Current and former Prestonsburg City Council members were recently dismissed from the lawsuit filed by a former police officer who claims he was unjustly fired after being shot in a line of duty.

An agreed order of partial dismissal was signed by Floyd County Circuit Judge Tom Smith recently in the lawsuit filed by former Prestonsburg Police Officer Adam Dixon.

Smith reported in the order that Dixon informed the court he has resolved his claims against Prestonsburg City Council members Harry Adams, Don Willis, B.D. Nunnery, Charles E. “Shag” Branham, David A. Gearheart, Brittainy Branham and former council members Mike Lafferty and Roy Roberts.

Smith dismissed the claims against them without prejudice, meaning Dixon is not barred from filing lawsuits against them in the future. The claims are still pending against other parties in this case.

Dixon had been employed as an officer for nearly 10 years when he was shot in the line of duty on Oct. 20, 2015, by Robert Powers of Auxier, who was sentenced to 20 years for that shooting in December 2018.

Per department protocol, Dixon was placed on administrative leave after the shooting, the lawsuit said, and he was on leave for about three months. After he returned to work, his attorney claims the Prestonsburg officials failed to adhere to policies that would have helped Dixon with his post-traumatic stress disorder, and, after time passed, they “demanded” his resignation.

Dixon sued current and former members of the city council, the Prestonsburg Police Department, Police Chief Larry Woods and Mayor Les Stapleton, alleging that they failed to follow policies for the “handling and treatment of employees injured in the line of duty.” The lawsuit claims that the alleged failure to follow those policies made Dixon’s injuries worse, leading to his alleged “wrongful termination.”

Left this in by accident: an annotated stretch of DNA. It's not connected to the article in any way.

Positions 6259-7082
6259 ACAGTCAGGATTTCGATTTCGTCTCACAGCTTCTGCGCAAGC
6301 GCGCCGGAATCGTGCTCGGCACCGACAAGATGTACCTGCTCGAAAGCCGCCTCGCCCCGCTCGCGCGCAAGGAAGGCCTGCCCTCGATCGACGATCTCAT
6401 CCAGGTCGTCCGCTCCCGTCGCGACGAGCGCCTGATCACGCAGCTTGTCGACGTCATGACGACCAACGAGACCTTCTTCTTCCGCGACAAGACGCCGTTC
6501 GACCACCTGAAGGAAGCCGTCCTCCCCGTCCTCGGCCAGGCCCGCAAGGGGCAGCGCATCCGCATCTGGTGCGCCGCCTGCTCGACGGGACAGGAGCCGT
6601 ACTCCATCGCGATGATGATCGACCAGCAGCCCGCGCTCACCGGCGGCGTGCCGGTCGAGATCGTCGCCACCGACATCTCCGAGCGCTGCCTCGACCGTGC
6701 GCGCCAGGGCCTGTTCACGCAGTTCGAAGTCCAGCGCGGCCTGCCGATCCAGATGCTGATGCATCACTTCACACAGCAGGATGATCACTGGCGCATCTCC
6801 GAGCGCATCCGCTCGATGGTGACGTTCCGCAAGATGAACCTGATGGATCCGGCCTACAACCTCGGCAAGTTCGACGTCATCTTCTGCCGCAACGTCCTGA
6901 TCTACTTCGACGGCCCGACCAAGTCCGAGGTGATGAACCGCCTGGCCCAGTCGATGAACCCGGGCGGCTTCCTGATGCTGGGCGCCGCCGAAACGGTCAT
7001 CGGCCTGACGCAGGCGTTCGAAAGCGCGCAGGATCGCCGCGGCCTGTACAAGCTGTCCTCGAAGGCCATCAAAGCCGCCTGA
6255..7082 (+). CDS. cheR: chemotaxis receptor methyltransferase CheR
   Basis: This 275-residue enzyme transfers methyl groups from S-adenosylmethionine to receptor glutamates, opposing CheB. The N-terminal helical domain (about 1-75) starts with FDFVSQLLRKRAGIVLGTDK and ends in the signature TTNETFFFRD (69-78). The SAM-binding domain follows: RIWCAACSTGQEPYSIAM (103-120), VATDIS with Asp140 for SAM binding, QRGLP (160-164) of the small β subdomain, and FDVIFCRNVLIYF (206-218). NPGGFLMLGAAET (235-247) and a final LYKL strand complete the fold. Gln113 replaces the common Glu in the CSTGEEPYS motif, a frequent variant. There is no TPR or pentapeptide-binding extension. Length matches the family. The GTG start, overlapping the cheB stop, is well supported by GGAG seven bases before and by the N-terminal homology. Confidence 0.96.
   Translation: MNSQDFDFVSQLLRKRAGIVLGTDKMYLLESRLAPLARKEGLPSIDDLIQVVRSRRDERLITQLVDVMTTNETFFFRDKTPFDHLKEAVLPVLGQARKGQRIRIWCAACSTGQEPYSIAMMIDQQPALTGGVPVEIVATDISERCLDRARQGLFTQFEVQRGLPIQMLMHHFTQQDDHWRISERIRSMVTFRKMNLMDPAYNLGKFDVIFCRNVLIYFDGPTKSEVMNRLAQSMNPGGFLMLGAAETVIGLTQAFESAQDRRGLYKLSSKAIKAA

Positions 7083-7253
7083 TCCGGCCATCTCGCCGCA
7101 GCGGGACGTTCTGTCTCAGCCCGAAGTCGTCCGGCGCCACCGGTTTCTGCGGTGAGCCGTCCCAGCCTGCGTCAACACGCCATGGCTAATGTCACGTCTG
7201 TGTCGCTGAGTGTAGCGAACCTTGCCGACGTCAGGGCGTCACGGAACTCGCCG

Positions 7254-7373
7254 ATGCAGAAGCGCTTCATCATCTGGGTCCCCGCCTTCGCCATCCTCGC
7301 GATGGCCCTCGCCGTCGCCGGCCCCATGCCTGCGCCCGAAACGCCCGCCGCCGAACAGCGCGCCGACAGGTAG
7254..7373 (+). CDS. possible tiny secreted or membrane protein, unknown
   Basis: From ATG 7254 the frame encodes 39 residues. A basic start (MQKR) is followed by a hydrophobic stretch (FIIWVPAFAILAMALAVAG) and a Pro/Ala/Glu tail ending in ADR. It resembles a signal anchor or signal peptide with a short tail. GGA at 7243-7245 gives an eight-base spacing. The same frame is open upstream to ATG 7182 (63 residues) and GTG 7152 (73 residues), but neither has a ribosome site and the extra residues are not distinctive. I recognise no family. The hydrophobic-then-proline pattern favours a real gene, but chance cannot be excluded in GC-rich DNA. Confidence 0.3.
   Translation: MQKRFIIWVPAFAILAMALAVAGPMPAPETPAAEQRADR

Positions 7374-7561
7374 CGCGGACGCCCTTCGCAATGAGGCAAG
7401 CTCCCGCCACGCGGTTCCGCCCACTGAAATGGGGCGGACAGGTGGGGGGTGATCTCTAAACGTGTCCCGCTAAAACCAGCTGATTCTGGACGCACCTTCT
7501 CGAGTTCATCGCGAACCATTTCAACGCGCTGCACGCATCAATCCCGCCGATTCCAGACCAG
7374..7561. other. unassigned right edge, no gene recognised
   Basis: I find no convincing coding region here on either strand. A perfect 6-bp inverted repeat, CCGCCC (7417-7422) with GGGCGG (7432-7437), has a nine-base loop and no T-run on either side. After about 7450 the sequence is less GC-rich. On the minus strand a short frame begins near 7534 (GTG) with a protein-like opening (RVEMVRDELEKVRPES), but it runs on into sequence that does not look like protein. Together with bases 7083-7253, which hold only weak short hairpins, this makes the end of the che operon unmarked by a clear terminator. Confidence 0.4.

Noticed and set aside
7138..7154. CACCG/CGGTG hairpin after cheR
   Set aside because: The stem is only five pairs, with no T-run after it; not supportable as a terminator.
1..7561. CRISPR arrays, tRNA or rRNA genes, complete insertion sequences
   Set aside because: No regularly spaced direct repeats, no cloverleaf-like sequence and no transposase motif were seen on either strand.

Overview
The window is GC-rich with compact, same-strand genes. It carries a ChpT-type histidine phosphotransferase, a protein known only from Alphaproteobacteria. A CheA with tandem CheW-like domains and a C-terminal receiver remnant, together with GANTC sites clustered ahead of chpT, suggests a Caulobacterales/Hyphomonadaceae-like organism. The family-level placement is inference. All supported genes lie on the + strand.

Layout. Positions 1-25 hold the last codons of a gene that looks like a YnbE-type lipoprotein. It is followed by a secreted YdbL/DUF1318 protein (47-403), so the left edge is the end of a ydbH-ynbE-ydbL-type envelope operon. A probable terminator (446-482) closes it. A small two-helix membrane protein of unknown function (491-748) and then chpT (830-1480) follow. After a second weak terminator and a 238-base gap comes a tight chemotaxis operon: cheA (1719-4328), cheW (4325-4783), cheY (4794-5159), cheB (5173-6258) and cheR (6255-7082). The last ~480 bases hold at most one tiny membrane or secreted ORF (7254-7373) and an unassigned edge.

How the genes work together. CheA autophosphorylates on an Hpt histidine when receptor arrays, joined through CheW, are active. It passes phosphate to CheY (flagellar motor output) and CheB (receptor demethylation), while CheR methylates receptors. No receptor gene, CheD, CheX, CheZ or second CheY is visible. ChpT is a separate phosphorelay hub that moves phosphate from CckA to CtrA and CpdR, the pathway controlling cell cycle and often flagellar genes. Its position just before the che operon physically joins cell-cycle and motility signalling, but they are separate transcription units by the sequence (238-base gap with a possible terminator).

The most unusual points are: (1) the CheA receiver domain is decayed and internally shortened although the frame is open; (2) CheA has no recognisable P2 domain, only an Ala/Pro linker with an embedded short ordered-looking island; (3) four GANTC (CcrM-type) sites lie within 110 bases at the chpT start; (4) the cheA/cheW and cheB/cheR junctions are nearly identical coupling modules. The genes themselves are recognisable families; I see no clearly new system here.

The city has denied the allegations sought the partial dismissal last August.

Attorney Melissa Thompson Richardson, representing the city and its officials, claims in the motion for partial dismissal that Dixon’s claims against city council members are too vague. She argues that the only mention of the city council’s conduct in the lawsuit is a paragraph in which it claims the council “failed to abide by” policies for the handling and treatment of injured employees. It also alleges among other things, that as a legislative body, the city council “could not have had any hand” in the alleged wrongful termination.

Richard A. Getty, Dixon’s attorney, argued otherwise, however, in court documents, stating that the complaint contains sufficient factual allegations against the city council members and that the city council members have “absolutely no basis for claiming they cannot identify the ‘essential nature’ of Dixon’s complaint against them.

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